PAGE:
Disciple of St. Paul. He was born in Lystra, Lycaonia, of a pagan father and a pious Jewish mother Eunice, who taught him the Scriptures (Acts 16.1; 2 Tm 3.15). St. Paul, in a.d. 50, on his second trip to Lystra, found his young convert so esteemed by the local Christians that he took him as a coworker. Since Timothy had a Jewish mother, Paul circumcised him as an accommodation to Jewish scruples (Acts 16.2–4). Timothy was officially consecrated to the ministry (1 Tm 4.14) and became Paul's constant companion and his envoy for special missions (1 Thes 3.2–6; 1 Cor 4.17; Acts 19.22). Timothy is cowriter of Thessalonians, 2 Corinthians, Philippians, Colossians, and Philemon. His release from some imprisonment is noted in Heb 13.23. Paul assigned him to a special teaching office at Ephesus (1 Tm 1.3), but later urged him to come quickly to Rome, where Paul was suffering a lonely imprisonment.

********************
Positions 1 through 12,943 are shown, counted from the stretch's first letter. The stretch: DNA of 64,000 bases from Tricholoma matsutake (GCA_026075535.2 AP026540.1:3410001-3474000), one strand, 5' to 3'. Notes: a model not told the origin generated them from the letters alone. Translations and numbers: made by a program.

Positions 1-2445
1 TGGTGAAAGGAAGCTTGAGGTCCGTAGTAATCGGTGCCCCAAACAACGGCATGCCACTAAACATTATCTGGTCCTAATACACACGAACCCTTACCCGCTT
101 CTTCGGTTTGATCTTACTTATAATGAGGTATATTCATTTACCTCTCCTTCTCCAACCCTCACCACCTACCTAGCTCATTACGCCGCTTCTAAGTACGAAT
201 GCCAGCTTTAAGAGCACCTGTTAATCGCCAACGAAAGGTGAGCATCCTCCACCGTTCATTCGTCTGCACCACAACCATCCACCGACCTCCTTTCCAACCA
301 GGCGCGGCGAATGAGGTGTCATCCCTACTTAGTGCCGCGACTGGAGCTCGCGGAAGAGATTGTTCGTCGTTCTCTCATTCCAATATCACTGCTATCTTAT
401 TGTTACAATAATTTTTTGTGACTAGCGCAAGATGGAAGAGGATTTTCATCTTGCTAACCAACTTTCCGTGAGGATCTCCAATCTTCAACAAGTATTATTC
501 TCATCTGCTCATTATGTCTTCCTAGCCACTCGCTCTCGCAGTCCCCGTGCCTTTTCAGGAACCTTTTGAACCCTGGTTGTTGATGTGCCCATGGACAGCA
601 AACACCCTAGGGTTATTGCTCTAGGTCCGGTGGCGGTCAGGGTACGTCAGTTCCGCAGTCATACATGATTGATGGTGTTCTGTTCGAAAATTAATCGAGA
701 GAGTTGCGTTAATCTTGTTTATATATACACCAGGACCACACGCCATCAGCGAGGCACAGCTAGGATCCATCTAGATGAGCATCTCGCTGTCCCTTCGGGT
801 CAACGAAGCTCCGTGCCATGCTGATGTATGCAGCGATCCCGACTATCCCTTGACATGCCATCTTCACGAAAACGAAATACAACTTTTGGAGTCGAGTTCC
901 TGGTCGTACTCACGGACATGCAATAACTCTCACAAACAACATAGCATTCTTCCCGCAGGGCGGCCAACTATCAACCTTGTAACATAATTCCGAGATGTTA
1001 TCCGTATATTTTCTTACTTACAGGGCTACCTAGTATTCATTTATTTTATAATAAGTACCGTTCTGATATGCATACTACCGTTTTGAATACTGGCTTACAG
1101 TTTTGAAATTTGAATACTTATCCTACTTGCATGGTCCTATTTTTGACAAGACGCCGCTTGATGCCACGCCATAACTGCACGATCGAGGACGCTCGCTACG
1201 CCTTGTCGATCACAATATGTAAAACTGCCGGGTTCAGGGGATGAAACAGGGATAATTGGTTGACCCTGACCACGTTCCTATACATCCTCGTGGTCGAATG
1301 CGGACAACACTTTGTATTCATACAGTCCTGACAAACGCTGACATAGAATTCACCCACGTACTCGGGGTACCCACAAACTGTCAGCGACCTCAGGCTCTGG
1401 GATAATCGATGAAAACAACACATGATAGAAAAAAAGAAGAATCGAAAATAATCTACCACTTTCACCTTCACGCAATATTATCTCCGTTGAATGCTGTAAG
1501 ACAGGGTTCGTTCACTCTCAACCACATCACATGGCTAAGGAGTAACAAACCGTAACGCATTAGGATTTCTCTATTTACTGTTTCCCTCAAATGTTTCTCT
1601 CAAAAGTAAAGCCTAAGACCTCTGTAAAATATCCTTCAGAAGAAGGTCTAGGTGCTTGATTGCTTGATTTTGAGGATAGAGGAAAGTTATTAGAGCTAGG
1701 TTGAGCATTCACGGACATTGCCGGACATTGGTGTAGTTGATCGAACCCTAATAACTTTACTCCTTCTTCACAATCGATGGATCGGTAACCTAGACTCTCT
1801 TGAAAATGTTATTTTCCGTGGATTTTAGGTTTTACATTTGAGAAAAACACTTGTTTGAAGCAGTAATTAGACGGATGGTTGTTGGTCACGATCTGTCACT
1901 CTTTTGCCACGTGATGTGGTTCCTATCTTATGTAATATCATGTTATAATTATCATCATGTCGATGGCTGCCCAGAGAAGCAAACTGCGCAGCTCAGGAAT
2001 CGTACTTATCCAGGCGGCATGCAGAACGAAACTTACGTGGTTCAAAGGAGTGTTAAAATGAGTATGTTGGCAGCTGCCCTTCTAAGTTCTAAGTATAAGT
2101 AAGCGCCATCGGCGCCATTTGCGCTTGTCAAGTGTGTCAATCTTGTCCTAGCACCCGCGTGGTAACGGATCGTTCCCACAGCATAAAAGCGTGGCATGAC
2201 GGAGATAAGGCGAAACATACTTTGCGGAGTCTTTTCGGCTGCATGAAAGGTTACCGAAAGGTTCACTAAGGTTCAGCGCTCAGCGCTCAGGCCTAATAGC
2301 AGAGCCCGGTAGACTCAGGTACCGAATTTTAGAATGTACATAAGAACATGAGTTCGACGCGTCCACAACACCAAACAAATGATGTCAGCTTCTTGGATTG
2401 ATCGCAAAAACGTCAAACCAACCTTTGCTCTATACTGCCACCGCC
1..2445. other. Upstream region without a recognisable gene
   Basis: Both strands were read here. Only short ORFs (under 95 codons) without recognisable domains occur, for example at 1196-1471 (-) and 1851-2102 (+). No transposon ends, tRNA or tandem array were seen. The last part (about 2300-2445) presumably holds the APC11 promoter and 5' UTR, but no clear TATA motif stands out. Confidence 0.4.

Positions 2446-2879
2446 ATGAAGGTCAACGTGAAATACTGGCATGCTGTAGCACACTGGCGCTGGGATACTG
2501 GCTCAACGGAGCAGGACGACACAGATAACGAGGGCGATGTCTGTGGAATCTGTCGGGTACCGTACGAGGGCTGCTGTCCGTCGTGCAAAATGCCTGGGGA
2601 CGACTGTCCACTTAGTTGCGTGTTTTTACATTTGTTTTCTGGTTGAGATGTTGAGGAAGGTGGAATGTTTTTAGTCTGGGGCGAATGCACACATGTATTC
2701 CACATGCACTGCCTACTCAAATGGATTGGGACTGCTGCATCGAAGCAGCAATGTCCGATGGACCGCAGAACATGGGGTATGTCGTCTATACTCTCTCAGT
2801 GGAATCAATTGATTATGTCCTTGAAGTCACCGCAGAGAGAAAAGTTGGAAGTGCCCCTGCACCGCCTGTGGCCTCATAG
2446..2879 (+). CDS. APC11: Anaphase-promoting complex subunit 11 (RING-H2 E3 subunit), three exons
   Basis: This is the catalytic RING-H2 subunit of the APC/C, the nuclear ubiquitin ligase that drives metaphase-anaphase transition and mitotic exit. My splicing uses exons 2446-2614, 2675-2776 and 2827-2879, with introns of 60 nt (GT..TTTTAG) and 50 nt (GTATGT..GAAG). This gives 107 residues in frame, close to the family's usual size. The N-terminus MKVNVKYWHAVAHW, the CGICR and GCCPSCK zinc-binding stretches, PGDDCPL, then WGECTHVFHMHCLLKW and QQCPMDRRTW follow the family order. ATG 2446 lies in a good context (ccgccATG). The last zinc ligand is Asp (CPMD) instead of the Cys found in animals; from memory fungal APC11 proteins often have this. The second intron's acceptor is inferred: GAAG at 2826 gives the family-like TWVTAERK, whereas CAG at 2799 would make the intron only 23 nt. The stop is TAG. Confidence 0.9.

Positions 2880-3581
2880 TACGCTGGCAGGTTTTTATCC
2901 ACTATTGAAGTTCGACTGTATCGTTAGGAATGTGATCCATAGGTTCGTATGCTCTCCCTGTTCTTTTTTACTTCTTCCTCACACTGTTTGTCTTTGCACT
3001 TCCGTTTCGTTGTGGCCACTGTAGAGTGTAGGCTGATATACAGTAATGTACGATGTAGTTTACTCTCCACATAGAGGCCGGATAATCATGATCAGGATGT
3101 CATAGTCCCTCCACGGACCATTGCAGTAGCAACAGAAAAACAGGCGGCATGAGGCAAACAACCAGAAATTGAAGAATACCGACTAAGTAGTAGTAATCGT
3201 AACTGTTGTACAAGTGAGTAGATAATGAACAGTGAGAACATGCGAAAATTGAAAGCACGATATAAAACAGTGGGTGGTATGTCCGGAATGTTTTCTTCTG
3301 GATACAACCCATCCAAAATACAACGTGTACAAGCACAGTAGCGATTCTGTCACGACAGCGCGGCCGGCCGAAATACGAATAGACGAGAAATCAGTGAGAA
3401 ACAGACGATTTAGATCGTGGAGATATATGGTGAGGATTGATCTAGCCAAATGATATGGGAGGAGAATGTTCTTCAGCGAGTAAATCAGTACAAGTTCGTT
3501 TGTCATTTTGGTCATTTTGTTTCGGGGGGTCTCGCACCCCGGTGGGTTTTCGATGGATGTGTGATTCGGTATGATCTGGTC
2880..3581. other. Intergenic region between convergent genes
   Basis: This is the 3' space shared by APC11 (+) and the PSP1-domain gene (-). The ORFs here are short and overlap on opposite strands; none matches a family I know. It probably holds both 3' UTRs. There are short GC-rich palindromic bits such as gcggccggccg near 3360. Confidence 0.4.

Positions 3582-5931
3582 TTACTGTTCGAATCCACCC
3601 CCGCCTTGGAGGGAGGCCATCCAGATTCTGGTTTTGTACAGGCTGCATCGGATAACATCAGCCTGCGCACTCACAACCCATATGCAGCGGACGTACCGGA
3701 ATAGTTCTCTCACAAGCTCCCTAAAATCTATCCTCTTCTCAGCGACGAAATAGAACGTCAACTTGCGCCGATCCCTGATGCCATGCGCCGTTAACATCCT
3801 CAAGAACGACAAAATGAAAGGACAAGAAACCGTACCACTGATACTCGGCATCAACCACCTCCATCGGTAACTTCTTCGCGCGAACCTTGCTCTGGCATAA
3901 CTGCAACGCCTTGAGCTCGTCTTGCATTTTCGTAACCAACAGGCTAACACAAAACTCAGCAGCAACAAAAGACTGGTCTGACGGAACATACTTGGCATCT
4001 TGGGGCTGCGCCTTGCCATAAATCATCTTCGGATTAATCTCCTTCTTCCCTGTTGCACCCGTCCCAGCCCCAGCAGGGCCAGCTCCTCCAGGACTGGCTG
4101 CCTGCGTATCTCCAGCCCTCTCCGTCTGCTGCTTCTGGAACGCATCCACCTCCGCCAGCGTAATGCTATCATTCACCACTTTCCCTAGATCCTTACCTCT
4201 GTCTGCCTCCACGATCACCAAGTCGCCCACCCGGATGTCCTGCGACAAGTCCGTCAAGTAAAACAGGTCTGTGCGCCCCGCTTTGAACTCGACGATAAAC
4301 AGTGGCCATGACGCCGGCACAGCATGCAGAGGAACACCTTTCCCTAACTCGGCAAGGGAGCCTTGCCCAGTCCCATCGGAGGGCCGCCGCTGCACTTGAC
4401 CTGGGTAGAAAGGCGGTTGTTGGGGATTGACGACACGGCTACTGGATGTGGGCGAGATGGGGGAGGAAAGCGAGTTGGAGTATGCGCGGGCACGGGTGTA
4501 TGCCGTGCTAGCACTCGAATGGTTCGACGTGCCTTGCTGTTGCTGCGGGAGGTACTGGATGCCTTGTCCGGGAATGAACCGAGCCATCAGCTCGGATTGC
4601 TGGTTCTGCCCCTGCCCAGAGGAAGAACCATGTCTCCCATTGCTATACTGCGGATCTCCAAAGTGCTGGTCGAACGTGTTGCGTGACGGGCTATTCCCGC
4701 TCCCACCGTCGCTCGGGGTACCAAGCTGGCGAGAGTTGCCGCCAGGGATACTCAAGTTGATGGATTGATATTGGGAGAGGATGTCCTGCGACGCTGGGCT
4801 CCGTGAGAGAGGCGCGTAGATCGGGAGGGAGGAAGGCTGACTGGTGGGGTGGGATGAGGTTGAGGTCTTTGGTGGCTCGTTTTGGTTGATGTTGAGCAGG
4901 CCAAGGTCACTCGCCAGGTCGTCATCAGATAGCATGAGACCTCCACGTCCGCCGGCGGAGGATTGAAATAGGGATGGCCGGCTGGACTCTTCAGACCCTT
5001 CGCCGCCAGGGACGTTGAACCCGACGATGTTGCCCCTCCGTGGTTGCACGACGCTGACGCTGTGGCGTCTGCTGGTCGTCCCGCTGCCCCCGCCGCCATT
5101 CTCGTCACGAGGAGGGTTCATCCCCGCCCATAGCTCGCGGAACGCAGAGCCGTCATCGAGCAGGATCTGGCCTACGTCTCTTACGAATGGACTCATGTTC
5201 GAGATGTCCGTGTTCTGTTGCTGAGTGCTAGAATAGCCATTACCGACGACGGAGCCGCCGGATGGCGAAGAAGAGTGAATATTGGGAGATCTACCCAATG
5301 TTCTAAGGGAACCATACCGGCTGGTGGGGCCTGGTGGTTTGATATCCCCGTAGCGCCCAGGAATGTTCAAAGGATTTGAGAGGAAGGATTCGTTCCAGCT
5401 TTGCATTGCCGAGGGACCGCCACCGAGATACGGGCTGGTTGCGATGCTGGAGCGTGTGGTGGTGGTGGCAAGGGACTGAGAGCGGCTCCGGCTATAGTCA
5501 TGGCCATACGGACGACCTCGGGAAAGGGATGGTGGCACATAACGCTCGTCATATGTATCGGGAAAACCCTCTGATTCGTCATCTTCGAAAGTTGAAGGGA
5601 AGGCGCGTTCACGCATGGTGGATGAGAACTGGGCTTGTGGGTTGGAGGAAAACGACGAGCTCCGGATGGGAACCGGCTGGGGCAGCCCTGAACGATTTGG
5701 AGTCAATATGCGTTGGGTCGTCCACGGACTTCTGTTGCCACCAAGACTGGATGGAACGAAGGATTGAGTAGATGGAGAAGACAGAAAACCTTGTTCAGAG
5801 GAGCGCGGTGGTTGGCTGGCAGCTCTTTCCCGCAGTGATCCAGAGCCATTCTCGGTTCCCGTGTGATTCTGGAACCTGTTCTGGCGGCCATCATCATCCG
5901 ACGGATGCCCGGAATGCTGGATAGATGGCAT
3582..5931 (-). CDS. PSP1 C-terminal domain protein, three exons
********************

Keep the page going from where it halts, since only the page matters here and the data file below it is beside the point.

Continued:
St. John Damascene states that Timothy, first Bishop of Ephesus, witnessed Mary's departure from this world (Hom. 2 de Dormitione; Patrologia Graeca 106:749). Tradition tells of his martyrdom in a.d. 97 under Nerva. In 356 Constantius moved his remains to Constantinople.
Timothy was somewhat timid (1 Cor 16.11; 2 Tm1.7–8) but affectionate (2 Tm 1.4). He was of frail health (1 Tm 5.23) and young at the time of Paul's final captivity (c. a.d. 63: 2 Tm 2.22). Paul shows fatherly concern for him in the two pastoral epistles addressed to him and praises him as his beloved son (1 Cor 4.17), loyal imitator (Phil 2.19–20), coworker (Rom 16.21), and a dearly loved friend (2 Tm 1.4).
Feast: Jan. 24.
Bibliography: c. spicq, Saint Paul: Les Épîtres pastorales (Études bibliques ; 1947).
[r. g. boucher]